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0303 Archaeological Reconnaissances in North-Western India and South-Eastern Īrān : vol.1
Archaeological Reconnaissances in North-Western India and South-Eastern Īrān : vol.1 / Page 303 (Grayscale High Resolution Image)

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doi: 10.20676/00000189
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that found at Sirâf. This together with the style of the ornamented tombstones distinctly suggests that Fâl flourished about the same period as Sirâf; but occupation of this site probably continued longer. No porcelain was picked up by us among the mounds.

Having convinced myself by this reconnaissance that the Tal-i-pir mound of Haraj offered the best chance of profitable results from trial excavation, I started work there on the morning of January 25th with three dozen men, half brought from Nauba and half collected locally. The mound is situated close to the left bank of a flood-bed receiving the drainage from the north-western head of the valley. It measures in length about 200 yards from north-west to south-east, with a maximum width of some 130 yards towards the middle, and rises to a height of approximately 19 feet above the adjoining field level. A considerable portion of the top and slopes is covered with Muhammadan graves. Regard for these obliged me to confine our two trial trenches to the south-eastern side of the mound. The one opened on the first day was carried in eight sections, i—viii, each measuring some 6 feet square on the surface, from a level about 5 feet below the top down to an average depth of 4 feet 8 inches from the surface. The bottom reached in the lowest section, viii, corresponded approximately to the surface level of the cultivated plain beyond the flood-bed. The digging here passed first through a layer of refuse marked by animal bones and ashes, then a layer of earth before reaching, lower down, painted potsherds and worked stones. On January 26th a second trial trench was started in sections ix—xii at a distance of about 12 feet to the west of the first and carried from the same level down the slope. Fig. 86 shows both trenches.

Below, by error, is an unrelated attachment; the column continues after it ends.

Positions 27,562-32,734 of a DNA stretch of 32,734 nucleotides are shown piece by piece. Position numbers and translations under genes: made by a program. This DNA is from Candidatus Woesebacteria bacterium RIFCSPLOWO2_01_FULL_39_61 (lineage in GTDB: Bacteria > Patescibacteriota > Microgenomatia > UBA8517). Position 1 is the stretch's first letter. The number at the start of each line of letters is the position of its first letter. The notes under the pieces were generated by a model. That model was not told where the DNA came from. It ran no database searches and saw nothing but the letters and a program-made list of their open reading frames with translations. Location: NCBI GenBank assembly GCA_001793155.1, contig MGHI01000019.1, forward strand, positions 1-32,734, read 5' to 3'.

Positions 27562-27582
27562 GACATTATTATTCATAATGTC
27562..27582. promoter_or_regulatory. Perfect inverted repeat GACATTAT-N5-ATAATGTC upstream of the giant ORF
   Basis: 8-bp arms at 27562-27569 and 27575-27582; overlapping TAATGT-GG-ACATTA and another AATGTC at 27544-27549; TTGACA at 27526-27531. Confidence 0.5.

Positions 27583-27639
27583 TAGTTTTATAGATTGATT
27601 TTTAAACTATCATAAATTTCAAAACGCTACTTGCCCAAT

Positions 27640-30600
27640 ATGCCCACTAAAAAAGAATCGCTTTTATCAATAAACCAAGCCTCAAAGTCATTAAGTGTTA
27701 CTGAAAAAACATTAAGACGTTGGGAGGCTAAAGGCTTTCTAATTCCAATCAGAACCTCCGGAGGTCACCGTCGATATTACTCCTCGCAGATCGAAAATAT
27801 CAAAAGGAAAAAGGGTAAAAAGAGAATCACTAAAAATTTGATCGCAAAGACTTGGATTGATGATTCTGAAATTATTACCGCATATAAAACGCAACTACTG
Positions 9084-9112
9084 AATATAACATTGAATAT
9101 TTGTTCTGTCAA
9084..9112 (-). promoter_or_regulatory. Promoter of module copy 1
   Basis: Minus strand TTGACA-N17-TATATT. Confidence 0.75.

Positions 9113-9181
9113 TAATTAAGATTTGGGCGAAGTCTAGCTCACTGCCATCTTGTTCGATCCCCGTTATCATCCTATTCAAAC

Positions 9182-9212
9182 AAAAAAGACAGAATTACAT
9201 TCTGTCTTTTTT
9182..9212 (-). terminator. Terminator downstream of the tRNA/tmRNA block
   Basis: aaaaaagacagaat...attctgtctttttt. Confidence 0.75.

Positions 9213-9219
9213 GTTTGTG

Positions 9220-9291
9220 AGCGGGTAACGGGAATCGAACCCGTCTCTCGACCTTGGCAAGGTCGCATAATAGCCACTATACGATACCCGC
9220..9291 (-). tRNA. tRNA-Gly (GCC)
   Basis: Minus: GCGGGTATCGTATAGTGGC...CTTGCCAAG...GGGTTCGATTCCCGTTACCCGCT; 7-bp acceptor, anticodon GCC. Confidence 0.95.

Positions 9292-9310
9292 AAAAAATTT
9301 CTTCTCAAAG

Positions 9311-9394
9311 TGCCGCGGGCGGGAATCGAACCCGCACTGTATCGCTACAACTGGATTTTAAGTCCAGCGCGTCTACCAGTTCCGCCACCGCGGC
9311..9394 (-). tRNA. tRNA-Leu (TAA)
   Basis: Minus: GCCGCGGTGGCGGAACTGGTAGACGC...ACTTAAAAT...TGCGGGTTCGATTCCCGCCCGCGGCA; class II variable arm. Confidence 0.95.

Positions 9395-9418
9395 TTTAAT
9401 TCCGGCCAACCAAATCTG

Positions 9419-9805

From the start worked stone implements, mostly blades and borers showing signs of use, turned up in great numbers in all sections, the blades measuring up to 5 inches in length (for specimens, marked Har., see Pl. XXX) . There were found also a grinding stone with flat handle and a large stone pestle, also a massive short club-shaped hammer (Har. 102; Pl. XVIII). Of special interest were two `button seals' of stone, Har. i. 6, 8 (Pl. XXX), from sections vi and viii, showing on their flat surface simple but neatly cut geometrical patterns and provided with pierced shanks at the back. They correspond closely in shape and design to similar objects obviously used for clay sealings, which were found by me at several chalcolithic sites of Fars on my third South-Persian journey. Such `button seals' had been recovered before by Professor Herzfeld at the prehistoric village near Persepolis, and are represented also by closely similar specimens among Mr. Mallowan's rich finds at Arpachiyah.2 The same affinity is revealed

2 See Mallowan, `Excavations at Tall Arpachiyah', Iraq, ii. p. 92, with illustrations of `Discoid Pendants', pp. 95, 15-20.